When I started working at the Glastonbury Festival in 1994 it was a scorcher – hot, dry – almost too dry – and that festival followed by another sun drenched Glastonbury in 1995 – but by 1997 it was mud, and in 1998 even more mud! Now, and after the UK’s wettest summer since 1912 with severe weather related problems at The Isle of Wight Festival and Creamfields amongst many others, scientists have offered some explanations for the UK’s recent spell of wet summers, blaming the spate of rain drenched festivals in the UK on substantial warming of the North Atlantic Ocean, meaning that hot dry summers in Northern Europe shifted to mild, wet summers, linked to the warm phase in a pattern of rising and falling sea surface temperatures in the North Atlantic Ocean.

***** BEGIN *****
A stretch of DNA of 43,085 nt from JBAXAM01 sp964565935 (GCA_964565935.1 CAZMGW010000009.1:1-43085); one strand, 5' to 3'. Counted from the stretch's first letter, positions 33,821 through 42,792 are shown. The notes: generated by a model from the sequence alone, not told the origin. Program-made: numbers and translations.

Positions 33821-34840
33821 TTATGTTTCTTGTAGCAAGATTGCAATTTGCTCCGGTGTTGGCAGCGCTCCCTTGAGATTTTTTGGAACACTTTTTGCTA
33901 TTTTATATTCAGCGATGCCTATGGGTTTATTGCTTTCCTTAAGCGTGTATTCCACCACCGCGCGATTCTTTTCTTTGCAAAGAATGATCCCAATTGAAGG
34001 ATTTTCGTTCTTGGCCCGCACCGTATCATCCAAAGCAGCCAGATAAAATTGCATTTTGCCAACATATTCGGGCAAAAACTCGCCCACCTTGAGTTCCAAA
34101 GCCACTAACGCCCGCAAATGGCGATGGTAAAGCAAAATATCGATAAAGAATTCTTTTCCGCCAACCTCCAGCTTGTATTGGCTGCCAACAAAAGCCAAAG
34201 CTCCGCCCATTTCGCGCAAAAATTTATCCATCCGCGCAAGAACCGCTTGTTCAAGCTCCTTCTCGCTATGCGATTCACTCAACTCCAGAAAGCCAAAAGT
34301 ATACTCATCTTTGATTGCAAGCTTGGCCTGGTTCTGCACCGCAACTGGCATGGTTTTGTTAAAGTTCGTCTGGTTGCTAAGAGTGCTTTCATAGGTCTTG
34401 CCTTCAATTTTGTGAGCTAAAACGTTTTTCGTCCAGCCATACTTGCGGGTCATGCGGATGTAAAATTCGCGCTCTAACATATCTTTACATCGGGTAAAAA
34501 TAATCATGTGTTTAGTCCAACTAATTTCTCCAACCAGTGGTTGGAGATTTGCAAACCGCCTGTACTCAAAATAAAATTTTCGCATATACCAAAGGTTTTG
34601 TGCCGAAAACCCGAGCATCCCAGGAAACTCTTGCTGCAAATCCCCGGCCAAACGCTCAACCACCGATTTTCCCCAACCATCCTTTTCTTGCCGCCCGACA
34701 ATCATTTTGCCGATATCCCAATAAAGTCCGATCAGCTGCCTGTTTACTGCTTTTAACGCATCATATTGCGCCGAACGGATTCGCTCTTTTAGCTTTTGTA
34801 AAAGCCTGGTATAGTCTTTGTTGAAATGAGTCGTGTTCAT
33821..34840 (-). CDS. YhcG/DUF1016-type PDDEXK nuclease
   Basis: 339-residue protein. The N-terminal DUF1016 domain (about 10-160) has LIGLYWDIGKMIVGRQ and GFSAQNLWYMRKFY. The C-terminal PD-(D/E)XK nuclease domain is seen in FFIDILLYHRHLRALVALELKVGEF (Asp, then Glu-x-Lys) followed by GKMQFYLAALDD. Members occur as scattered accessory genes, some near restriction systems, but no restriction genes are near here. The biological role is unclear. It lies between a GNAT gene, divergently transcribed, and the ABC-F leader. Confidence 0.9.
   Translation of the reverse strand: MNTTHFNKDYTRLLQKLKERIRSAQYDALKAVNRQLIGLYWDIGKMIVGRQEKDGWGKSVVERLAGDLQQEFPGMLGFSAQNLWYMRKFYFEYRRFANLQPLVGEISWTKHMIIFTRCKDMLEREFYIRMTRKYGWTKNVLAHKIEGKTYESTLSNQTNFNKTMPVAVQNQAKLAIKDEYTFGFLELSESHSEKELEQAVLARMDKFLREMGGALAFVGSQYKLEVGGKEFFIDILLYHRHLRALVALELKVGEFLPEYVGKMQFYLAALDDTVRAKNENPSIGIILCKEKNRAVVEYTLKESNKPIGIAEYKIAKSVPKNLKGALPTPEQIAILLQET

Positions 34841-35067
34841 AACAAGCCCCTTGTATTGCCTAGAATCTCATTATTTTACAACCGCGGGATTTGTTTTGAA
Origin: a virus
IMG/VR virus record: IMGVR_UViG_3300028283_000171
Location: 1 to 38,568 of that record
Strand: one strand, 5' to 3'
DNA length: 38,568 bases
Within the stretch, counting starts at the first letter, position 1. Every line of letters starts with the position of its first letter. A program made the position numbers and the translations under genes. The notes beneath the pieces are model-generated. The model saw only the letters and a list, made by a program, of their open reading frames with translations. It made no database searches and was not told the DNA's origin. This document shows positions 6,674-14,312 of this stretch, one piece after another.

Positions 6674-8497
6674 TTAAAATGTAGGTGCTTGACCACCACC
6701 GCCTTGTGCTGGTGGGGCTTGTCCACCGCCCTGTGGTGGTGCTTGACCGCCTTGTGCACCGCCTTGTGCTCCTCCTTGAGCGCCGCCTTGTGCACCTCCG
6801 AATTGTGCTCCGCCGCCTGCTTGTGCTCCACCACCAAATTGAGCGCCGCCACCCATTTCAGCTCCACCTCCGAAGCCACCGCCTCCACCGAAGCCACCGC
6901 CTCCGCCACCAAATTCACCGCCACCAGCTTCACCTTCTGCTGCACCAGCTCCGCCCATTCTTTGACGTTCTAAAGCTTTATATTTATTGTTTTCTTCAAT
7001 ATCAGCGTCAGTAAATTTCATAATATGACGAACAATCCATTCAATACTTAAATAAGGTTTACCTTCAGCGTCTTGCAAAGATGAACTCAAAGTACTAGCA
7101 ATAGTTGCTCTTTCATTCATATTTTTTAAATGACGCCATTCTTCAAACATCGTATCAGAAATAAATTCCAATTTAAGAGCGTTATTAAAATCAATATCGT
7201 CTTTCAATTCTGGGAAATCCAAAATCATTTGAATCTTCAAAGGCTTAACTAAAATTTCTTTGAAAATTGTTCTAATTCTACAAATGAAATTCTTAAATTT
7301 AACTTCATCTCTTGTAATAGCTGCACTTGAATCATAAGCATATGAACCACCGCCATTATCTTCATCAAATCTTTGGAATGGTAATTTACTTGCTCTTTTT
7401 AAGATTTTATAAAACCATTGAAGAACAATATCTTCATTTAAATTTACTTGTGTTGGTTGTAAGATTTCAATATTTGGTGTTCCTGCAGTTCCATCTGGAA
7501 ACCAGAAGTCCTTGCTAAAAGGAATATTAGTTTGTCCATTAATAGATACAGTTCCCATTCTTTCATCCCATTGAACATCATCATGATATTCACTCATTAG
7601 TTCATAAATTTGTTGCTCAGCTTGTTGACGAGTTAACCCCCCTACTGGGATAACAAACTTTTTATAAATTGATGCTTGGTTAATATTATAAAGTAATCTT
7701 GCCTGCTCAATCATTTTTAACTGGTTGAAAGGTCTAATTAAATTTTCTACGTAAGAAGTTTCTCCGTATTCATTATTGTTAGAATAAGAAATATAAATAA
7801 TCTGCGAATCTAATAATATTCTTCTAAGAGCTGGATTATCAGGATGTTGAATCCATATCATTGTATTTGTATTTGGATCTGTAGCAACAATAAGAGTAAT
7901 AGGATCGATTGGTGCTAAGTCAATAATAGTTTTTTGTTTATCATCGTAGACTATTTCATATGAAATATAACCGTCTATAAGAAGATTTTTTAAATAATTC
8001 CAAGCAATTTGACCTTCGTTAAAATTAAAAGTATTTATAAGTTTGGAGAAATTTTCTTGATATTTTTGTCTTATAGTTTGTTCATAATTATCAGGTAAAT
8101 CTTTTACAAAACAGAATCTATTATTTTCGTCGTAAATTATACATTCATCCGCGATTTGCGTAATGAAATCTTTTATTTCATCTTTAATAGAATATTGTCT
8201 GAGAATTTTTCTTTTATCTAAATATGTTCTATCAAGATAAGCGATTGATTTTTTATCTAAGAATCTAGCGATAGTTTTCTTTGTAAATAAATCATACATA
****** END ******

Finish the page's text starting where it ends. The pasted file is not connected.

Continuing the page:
The new research, by Rowan Sutton and Buwen Dong, of the UK National Centre for Atmospheric Science, at the University of Reading, and published online in Nature Geoscience, compared three periods in this cycle – a warm period between 1931 and 1960, a cool period from 1961 to 1990 and the most recent warm state starting in the 1990s and the patterns of European climate change in the 1990s were similar to earlier changes attributed to the influence of the North Atlantic Ocean, the study found. The authors also suggested that a switch back to hot dry summers could happen as rapidly as in two to three years time. Fingers crossed!
The Guardian Wet Summers May Not Be Here to Stay 8th October 2012 and http://www.independent.co.uk/news/science/wet-summers-could-be-caused-by-warming-of-north-atlantic-says-new-scientific-study-8201654.html